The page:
What is paramagnetic rock dust? Well, let's start with paramagnetism.
The soil in your organic garden is paramagnetic. It isn't magnetic, but is mildly attracted by a magnet and partially aligns with the earth’s magnetic field, so it's paramagnetic. Some soils are attracted more than others, and generally, the more paramagnetic your soil is, the better.
This is apparently because highly paramagnetic soils are more energetically aligned with the earth and even the universe, and actually invite energy into them.
Increased paramagnetism brings:
Plants are diamagnetic, which means they’re repelled by a magnet.
It may be a good thing, too, because it gives the soil and plants a kind of yin-yang relationship. The energy from a highly paramagnetic soil flows into plants, vastly improving their growth. This energy also improves microbial growth.
Many soils are relatively low on the paramagnetism scale. In these soils, it will always be a struggle to raise healthy plants and nutrient-dense food. You can measure yours with a PC soil meter, named after Dr. Phil Callahan, who spent decades studying paramagnetism in soils and rocks around the world.
He discovered that the most productive soils are highly paramagnetic.
I’ve had an opportunity to play with the meter and it’s fascinating, but costs about $500, so for most of us home organic gardeners it just makes sense to assume our soil could use a little more paramagnetism. His book Paramagnetism is a very interesting read if you want more information.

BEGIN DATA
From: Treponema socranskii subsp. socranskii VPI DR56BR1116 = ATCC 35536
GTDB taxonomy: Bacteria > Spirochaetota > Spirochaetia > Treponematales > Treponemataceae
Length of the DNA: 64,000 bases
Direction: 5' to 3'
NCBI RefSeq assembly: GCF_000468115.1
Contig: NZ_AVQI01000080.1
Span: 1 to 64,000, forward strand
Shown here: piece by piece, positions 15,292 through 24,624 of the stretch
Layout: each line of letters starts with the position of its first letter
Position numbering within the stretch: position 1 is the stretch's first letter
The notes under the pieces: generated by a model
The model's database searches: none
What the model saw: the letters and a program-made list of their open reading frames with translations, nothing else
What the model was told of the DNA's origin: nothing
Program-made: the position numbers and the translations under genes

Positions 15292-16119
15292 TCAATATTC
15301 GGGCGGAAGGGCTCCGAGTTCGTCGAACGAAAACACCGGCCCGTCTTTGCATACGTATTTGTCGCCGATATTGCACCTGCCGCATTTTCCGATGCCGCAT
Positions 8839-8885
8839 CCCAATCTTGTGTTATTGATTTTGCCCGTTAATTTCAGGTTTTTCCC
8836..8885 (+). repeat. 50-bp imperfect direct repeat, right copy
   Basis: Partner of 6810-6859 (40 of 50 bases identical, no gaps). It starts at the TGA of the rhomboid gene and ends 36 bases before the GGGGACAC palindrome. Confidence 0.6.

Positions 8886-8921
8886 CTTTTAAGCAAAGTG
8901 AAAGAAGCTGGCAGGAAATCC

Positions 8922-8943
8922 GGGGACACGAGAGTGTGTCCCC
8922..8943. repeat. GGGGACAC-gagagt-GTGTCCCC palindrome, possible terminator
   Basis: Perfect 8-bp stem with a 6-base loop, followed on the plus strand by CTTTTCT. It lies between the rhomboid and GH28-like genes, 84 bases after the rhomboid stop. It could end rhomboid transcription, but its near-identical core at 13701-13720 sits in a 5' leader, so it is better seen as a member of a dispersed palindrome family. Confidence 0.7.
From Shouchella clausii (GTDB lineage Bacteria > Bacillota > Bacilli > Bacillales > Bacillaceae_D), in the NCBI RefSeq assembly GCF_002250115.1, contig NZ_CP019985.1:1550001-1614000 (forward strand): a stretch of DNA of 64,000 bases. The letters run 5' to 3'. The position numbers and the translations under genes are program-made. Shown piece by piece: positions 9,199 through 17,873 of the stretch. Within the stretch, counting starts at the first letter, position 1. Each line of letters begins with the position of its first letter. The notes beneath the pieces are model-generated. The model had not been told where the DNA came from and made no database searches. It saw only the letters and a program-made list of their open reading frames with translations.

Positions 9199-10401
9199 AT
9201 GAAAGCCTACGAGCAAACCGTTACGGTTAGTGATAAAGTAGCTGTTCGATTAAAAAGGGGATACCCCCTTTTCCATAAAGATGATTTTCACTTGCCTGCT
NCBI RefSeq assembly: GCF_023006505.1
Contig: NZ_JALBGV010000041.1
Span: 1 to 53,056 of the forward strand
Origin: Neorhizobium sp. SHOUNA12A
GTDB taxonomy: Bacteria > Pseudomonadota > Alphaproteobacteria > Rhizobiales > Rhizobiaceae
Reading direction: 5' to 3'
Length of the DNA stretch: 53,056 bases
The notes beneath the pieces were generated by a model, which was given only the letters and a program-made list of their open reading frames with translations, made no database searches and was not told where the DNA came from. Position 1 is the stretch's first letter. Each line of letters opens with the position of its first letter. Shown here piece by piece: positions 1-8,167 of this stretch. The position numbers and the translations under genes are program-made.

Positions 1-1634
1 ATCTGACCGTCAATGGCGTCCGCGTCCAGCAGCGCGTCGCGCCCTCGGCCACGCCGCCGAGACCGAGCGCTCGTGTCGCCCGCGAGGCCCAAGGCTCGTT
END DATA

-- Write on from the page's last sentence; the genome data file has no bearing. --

Moving the calcium to magnesium ratio towards ideal with the appropriate organic fertilizers will increase the paramagnetism, and organic soils with more organic matter and an abundant soil food web are often higher on the scale, too.
The way to increase it even more, though, is by adding paramagnetic rock dust, generally from volcanic, granite or basalt sources.
If you were thinking of adding rock dust anyway, you can get both the mineral benefits and energy benefits by using a paramagnetic rock dust.
Most rock is paramagnetic, but you need one that is highly paramagnetic. Even then, sometimes you get a big boost in plant growth and health, and sometimes not, but it’s worth just going ahead and trying it in a small vegetable garden.
It can be somewhat difficult to find paramagnetic dust in some areas, but if you’re growing a lot of food, it’s worth it. There are many brands on the market. Application rates are the same as for any rock dust, generally between 50 and 500 pounds per 1000 square feet.
Update: I now sell a basalt rock dust here. I know basalt is paramagnetic, but I'm not sure just how paramagnetic mine is at this point.